In an effort to ease highway congestion and reduce air pollution, Louisiana port officials have turned to a shuttle service that sends empty cargo containers to Baton Rouge, where they are loaded with plastic resin pellets, an increasingly important commodity, and shipped by barge to New Orleans to be exported.
The aptly named container-on-barge service, which launched last year, is ramping up as U.S. production and sales of resin, the raw material of all plastic products, have continued to grow.
In Louisiana, that increase is driven largely by historically low natural gas prices that are propelling the state's biggest industrial boom in decades.
In the Baton Rouge area, large-scale resin producers include ExxonMobil, Dow Chemical and Shintech.
Resin exports, however, are big business across the U.S. In the first 10 months of 2016, the port of Houston exported nearly 154,000 TEUs, or 20-foot equivalent units — a measure of cargo capacity for containerized shipping. That accounts for almost 46 percent of the total U.S. volume, according to a recent report by the research firm IHS Markit. New Orleans ranked No. 2, with nearly 46,000 TEUs, just above the combined totals of Los Angeles and Long Beach, California.
In Louisiana, the burgeoning container-on-barge service is operated by Seacor AMH, a Florida-based marine transportation company. The firm collects empty containers in Memphis, Tennessee, and transports them to Baton Rouge for loading before they are sent to New Orleans.
The port is moving an average of 200 containers a week of resin, which are shipped primarily to destinations in Asia, Europe and South America.
That number is expected to grow. Experts project an additional 400,000 TEUs of all commodities will be shipped through the Gulf Coast region between 2017 and 2020, in large part driven by Louisiana-produced resins.
Some — but not all — of that increase is likely to travel through the New Orleans port, which handled more than a half-million 20-foot equivalent units of all commodities in the 2017 fiscal year, which ended in June.
To help support the effort, the U.S. Department of Transportation last year awarded a $1.75 million grant to the two Louisiana ports. In Baton Rouge, the bulk of the money will be used to buy specialized equipment that will reduce how long it takes to load the containers, which will make the process more efficient.
A similar container-on-barge service was offered more than a decade ago but fell by the wayside around the time of Hurricane Katrina in 2005.
The decision to bring it back stemmed from a push by chemical exporters who "recognized that the demand for their products is going to be increasing significantly," said Robert Landry, the New Orleans port's vice president of commercial operations.
Proponents of the plan also note the findings of a U.S. Department of Transportation study, which concluded that the state could save $118 for each round trip a shipping container makes down the Mississippi River instead of along Interstate 10 between Baton Rouge and New Orleans.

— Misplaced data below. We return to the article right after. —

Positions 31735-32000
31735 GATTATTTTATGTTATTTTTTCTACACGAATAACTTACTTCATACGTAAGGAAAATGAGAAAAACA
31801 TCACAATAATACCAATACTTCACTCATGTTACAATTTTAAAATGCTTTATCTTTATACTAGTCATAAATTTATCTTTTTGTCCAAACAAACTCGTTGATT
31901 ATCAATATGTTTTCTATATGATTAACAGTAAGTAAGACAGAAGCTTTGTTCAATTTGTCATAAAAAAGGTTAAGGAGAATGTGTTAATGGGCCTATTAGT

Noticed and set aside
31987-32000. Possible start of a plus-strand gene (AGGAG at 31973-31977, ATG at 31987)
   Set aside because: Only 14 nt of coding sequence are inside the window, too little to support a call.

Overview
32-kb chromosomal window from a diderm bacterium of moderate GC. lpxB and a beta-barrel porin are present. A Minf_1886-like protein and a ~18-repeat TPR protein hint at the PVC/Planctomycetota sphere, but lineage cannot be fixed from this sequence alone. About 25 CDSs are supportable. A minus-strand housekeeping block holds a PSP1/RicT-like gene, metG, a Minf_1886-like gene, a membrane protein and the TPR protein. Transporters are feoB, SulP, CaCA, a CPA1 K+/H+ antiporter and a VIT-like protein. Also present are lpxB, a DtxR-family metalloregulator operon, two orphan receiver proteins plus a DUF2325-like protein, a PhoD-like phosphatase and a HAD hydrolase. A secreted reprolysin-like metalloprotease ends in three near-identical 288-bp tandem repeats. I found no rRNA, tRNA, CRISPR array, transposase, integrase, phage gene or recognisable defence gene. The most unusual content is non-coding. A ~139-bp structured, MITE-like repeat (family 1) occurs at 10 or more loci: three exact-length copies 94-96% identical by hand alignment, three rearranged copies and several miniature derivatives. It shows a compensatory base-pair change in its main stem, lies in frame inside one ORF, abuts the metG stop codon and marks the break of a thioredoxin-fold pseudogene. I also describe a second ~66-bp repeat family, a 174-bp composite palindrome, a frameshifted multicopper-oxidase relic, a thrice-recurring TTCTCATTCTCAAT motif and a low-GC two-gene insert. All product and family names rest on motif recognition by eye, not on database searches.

Retired Rear Adm. Mark Buzby, who leads the U.S. Department of Transportation's Maritime Administration, paid a visit to the New Orleans port recently. He described the program as "a great use of a natural resource — the river — an already established mode of transportation, and stitching together needs in a couple of different places."
"You make the whole logistics chain so much more efficient any time you can cut out a movement; you've made the whole logistics chain run smoother," Buzby said. "That's the beauty of this: It utilizes an underutilized asset, and that's our waterways."
Already, Seacor is considering expanding the service, optimistic that it will grow as much as one-third by early next year, said Richard Teubner, the company's vice president.
In Baton Rouge, port officials expect that new equipment will enable workers to lift containers on and off a barge more quickly, which will help cut costs since the work is done on an hourly basis. Each barge holds about three dozen loaded containers.
As it is, stacking containers is a tough job using a stick crane, which Jay Hardman, executive director of the Port of Greater Baton Rouge, acknowledged is "a very slow, inefficient way to move either empties or full containers."
"I see the efficiencies increasing dramatically," he said, estimating that the port will be able to move two dozen containers in an hour, versus six with the stick crane.
His port's effort to buy this specialized equipment has been slowed partially because only a few U.S. companies can build it, he said, but he expects to release a request for proposals soon and could have the equipment in about 18 months. The price tag: about $1 million.
Relying on the river for shipping resin offers inherent advantages, such as reducing congestion on the roadways in both cities and along the highways in between, Hardman said.
"I think it's catching on," he said. "The shippers are getting comfortable with it."
As it is, the Baton Rouge port is handling the work on about 4 acres and could try to gain additional space to stack and maneuver the containers if there's a need for it.
It's possible that the service could also begin moving cargo back to Baton Rouge, filling up the barges once they're unloaded, possibly with grain. "I do think it presents an opportunity for some northbound cargo to start utilizing the service," Hardman said.
The Baton Rouge port gets about $30 a box for the service, bringing in roughly $360,000 a year in revenue.
For now, even as resin production continues to swell, the biggest challenge will be getting shippers comfortable with the 12-hour trip from Baton Rouge to New Orleans.
"Even before Katrina, from an operational perspective, it worked very nicely," Landry said. "I think sometimes, you have people who are so conditioned to 'speed is everything,' but there's a flow for cargo that can be just as efficient."